Be gentle with the loaf. I actually managed to knock mine some and the bread fell a little. Despite that I ended up with a very wholesome tasting whole wheat rosemary loaf for sandwiches all of next week.

Have a great weekend.

Olive Bread

I love olive bread. When I lived in Oregon I used to pick up a loaf of black olive ciabatta that was fantastic.
This is the first attempt at this olive bread. This is not a ciabatta but a more basic loaf. I found a recipe online that I liked and then modified it to suit my taste. The recipe was for olive and rosemary bread. Since I also wanted to make whole wheat rosemary bread I held off putting rosemary in this. Also I do not like any egginess in my bread. Even New York City challahs manage to repel me as a result. So I left out the one egg that the recipe called for and added extra water to compensate.

3 cups bread flour
1 cup water ( Start with 3/4 a cup along with yeast and add more as you go along)
1 tbsp sugar
1 and 1/2 tsp salt
one cup sliced black olives
2 tbsp olive oil
1 tbsp active dry yeast or a packet of dry yeast.

Warm the water to 110 F and add sugar and yeast to it. Set aside and let it proof for 8 minutes. The mixture should be bubbly at the end of eight minutes.
Now add the olives, oil and bread flour to the mixture. Notice I am leaving out the salt. The original recipe used this method and I wanted to try it out. I have to say I like the results. Knead the resulting mixture for around 5 minutes. This will result in a very sticky dough. Set the dough aside for 15 minutes. Make sure to cover the dough so it does not dry out.
Come back after 15 minutes and add the salt on top of the dough. Knead the dough well for another 5 or so minutes. Adding the salt later gives the yeast a better chance to do its magic. Salt kills yeast and this delay in adding salt gets things started in dough a little quicker.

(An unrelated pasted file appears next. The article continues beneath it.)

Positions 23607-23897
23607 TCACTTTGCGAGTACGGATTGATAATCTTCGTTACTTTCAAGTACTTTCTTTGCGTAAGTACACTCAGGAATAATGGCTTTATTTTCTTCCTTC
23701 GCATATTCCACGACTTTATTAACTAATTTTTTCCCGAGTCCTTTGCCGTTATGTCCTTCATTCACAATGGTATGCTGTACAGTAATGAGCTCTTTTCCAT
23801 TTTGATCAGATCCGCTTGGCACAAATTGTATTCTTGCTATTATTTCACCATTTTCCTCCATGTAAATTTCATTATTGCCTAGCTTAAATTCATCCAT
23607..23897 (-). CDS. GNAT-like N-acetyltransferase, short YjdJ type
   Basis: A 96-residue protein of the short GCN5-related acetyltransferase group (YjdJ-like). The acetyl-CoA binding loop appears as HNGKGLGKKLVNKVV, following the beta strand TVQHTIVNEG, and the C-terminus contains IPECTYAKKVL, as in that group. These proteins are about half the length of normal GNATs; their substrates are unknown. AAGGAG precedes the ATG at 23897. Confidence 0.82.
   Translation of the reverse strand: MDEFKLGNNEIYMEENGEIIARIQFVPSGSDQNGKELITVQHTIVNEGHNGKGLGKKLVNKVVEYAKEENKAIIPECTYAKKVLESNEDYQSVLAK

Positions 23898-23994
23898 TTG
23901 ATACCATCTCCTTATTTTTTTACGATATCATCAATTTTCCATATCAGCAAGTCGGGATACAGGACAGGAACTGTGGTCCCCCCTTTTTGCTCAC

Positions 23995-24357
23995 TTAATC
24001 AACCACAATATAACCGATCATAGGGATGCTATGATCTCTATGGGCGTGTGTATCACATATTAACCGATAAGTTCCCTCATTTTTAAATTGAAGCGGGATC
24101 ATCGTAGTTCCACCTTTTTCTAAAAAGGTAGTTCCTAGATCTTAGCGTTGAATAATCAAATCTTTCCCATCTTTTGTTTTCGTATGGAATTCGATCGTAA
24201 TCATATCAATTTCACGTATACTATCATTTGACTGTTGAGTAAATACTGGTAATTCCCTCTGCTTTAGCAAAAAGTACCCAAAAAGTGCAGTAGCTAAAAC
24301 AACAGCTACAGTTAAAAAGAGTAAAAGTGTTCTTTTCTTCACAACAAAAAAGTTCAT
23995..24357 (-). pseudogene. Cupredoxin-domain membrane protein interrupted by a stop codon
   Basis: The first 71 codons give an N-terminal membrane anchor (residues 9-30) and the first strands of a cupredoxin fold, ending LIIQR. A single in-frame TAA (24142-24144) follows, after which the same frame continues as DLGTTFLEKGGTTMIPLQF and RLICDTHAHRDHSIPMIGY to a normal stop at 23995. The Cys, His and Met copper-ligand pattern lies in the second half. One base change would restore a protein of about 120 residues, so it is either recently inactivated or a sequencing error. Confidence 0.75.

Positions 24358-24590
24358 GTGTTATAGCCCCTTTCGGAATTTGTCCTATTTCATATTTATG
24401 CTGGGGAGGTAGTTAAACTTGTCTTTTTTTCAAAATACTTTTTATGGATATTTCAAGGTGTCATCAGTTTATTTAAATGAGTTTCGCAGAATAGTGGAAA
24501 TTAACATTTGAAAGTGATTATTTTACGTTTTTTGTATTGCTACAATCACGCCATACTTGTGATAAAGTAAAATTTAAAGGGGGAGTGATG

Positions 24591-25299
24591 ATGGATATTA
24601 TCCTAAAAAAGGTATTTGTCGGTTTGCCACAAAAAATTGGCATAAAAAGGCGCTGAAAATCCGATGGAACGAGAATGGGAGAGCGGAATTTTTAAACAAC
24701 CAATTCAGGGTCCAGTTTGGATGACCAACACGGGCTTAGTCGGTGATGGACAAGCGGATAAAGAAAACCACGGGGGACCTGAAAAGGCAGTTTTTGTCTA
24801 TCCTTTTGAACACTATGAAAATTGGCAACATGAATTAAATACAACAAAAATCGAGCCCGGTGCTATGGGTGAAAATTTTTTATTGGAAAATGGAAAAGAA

Form the dough into a rough ball and place it in a well oiled bowl. Let the dough rise for an hour at 90 F. I followed some online advice and placed the dough in my oven with the oven light on. Do not switch the oven on at this point. That will NOT be a pretty thing.
After an hour punch the dough down. Knead the dough for 30 secs. Form into a ball and place on a baking sheet that has been oiled and dusted with flour. Cover the dough with a towel and let it rise for another 30 min.
Preheat the oven for about 20 minutes at 400 F. The original recipe called for preheating the oven for an hour. The original recipe also baked this bread in a very nice looking cloche.
After 30 minutes remove the towel, slash the top of the bread with a sharp knife and bake for 35 to 40 minutes.
To help with crust formation I heated some water in a stainless steel pan and placed it under the bread in the oven while cooking. You can find more information online about this method. Since I do not own a Pizza stone or a cloche the crust on my breads need all the help they can get.

Take out and cool on the rack.
The crumb was quite nice in the finished product.

Thursday, June 2, 2011


I did some more baking. This time I decided to make some simple pav. I have tried pav before had over baked it. Though it looked rather pretty last time the pav itself was a little on the tough side. This time I cooked it right and also followed a slightly different recipe.
3 cups bread flour
1 to 1 and 1/4 cup water ( this will vary quite a bit based on humidity)
1/2 tsp salt (to taste)
1 tsp sugar